You are here

ARCHIVE

Rose Brick House
Rose Sweet Madmoiselle

Stop and Smell the Roses - New Roses for 2018

"Of all the flowers, me thinks a rose is best." - William Shakespeare

No garden, from cottage to contemporary, is really complete without at least a few of these whimsical flowering shrubs. Their intoxicating fragrance, beautiful form, and ease of care makes roses hard to resist. As the symbol of love, they have inspired musicians, poets, and authors. Shakespeare alone mentioned roses more than 50 times in his poems and plays. If you're a fellow rose-lover or just looking to add a punch of color to your landscape, here are two new rose introductions for 2018 that you'll want to add to your garden this year:

Rose 'Brick House'
A revelation in red, Brick House™ features small, semi-double, dark-red blooms fringed in dark green foliage. This rose reblooms throughout the season offering a lot of flower power with a strong disease-resistant package to keep them looking good, without a lot of effort. Brick House makes a perfect addition to any landscape, adding color, height and fragrance.

Rose 'Sweet Mademoiselle'
A paradise of pink, this rose changes colors with the changing temperatures. In hot weather, the flowers are light apricot; when it's cooler, they turn peachy-pink to deep pink. The blooms of Sweet Mademoiselle™ are complemented by deep green, disease-resistant foliage. The full, double blooms are sweetly scented on 5-foot shrubs. This hybrid tea blooms from summer into fall and thrives in full sun with rich, well-drained, soil.

Evergreen Clematis Armandii

Growing Up, Down & All Around, Evergreen Vine Clematis Armandii

Vines add a dynamic finishing touch to any landscape by providing color, texture and vertical interest. Climbing vines are an especially valuable element in small spaces or where tall, blank walls cry out for décor. In addition to creating a delightful floral panel, vines can also be extremely functional, serving as privacy screens, hiding eyesores, or shelter from hot afternoon sun.

Flowering vines are an easy way to make a big statement in the garden and few vines offer the versatility of Clematis Armandii. Armandii has foliage that is not only evergreen, but is also eye-catching and is worth growing just for that. Now, throw in contrasting fragrant, vanilla scented, white flowers, and you'll soon see why this clematis is so sought after.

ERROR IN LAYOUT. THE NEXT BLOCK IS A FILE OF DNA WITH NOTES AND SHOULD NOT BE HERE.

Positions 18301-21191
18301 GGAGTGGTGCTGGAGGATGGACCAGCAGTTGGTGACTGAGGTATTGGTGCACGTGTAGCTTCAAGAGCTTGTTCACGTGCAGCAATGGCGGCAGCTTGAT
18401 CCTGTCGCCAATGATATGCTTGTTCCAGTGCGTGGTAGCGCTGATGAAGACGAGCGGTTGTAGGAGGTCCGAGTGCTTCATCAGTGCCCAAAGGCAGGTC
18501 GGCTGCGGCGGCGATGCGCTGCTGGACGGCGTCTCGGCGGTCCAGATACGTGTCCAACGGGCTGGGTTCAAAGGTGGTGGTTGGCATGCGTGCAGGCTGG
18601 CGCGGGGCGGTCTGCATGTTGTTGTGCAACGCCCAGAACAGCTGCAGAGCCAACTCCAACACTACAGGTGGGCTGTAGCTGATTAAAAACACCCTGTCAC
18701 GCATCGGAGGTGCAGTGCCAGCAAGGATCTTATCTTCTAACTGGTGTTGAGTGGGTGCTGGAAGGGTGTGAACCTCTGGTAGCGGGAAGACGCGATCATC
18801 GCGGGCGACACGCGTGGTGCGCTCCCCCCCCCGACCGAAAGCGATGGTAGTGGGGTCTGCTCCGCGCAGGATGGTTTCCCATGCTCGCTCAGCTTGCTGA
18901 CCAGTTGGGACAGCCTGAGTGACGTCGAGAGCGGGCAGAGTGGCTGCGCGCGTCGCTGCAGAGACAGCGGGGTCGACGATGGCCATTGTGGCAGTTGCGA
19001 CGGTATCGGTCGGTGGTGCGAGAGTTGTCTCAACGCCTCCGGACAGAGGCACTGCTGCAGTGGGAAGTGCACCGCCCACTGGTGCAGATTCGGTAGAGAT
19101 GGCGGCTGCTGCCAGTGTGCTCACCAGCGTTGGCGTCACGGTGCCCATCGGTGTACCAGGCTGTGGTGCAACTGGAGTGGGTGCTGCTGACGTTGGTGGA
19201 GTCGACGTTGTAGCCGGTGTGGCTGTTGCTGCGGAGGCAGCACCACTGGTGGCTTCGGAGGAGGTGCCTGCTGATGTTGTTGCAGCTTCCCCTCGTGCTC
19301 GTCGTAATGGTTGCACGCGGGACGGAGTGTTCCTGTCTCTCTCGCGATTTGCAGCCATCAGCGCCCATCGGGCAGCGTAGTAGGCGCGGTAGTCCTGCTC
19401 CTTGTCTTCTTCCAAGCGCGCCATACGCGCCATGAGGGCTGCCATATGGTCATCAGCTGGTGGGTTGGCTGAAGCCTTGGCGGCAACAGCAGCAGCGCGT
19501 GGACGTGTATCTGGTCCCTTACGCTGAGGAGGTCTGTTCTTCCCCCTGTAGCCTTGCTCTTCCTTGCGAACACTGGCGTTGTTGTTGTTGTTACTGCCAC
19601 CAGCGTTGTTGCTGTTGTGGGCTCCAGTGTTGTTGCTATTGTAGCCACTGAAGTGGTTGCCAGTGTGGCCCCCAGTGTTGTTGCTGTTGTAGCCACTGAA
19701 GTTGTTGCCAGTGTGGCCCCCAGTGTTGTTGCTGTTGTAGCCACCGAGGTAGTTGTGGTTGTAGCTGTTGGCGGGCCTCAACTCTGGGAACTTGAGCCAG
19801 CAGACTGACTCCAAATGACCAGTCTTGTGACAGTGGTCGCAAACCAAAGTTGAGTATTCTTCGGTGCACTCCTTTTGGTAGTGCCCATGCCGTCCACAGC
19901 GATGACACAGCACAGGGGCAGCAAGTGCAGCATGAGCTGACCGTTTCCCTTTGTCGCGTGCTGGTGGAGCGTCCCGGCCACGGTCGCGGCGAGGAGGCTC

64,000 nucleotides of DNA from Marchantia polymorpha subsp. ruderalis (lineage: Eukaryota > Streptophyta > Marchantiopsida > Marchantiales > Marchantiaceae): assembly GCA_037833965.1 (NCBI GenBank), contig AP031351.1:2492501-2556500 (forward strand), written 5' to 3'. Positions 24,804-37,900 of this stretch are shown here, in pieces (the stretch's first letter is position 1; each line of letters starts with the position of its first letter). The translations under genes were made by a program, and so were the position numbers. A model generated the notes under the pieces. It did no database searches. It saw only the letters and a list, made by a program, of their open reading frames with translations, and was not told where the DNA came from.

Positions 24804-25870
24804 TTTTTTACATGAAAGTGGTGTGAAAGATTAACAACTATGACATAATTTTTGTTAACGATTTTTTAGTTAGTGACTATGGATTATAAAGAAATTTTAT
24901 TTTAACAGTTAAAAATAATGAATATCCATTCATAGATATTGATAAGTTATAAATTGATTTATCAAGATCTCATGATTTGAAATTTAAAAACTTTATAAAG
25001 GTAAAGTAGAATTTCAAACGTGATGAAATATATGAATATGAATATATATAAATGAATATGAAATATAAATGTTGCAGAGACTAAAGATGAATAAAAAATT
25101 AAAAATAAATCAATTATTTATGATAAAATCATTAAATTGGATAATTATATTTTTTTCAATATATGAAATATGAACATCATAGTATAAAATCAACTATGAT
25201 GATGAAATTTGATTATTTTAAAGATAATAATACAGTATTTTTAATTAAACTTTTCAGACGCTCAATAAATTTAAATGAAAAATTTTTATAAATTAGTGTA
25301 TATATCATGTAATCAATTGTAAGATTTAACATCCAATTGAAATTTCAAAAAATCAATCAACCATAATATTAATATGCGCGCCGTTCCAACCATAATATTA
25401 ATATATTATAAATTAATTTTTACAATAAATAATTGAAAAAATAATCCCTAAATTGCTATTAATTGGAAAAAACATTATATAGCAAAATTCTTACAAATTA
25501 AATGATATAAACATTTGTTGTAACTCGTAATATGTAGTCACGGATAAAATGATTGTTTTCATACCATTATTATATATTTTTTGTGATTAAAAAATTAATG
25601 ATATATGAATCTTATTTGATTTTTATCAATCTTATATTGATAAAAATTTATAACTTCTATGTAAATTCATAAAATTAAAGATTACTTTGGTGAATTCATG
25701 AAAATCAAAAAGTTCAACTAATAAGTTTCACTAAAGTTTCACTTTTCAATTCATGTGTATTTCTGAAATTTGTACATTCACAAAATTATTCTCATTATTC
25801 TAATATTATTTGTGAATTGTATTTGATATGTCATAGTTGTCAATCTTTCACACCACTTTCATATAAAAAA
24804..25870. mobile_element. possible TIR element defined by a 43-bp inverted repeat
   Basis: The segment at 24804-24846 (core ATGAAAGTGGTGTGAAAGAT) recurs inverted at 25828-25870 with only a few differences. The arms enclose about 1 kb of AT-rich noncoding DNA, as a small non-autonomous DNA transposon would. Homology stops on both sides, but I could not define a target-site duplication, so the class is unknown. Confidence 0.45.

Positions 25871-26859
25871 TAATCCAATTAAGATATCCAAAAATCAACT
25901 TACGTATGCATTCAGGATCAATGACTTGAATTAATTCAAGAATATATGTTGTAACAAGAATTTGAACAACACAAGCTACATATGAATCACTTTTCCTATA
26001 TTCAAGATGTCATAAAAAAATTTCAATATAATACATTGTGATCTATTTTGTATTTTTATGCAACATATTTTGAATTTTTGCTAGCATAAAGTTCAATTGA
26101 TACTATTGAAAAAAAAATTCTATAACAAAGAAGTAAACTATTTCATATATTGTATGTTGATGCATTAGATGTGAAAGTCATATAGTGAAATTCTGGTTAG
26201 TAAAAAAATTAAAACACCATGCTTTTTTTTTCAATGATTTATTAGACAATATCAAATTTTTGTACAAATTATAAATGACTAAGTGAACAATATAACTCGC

Armandii flowers in late February to early March offering color and interest even in the darker, colder months. This climber grows in all directions and eventually reaches 20 to 25 feet in height with a spread of up to 10 feet. Provide them with good soil, reasonable moisture, and shade at their roots and this year-round showstopper will 'grow up' in your garden for years to come.

Daphne Green
Daphne Variegated

Stop and Smell the Daphne

Whoever coined the phrase, “Stop and smell the roses,” clearly has never stopped to smell the daphne. Revered for the angelically intoxicating fragrance of a citrusy-honeyed, almost baby powderesque perfume, daphne is usually the first thing that comes to mind when our customers visit our stores and ask, “There was this plant I remember from my youth that had the most amazing smell!”

In fact, we tie so many of our memories to smell (some even say it’s our strongest sensory trigger) that it makes sense so many of us are yearning for that sweet aroma in the serene space we’ve created in our gardens.

But though winter daphne is renowned for the fragrance, the foliage is equally as lovely. From delicate rosy-pink blooms and yellow-margined foliage in the variegated varieties to the lush green leaves and vibrant blooms of the Japanese Zuiko Nishiki, this evergreen holds her own in a refined landscape.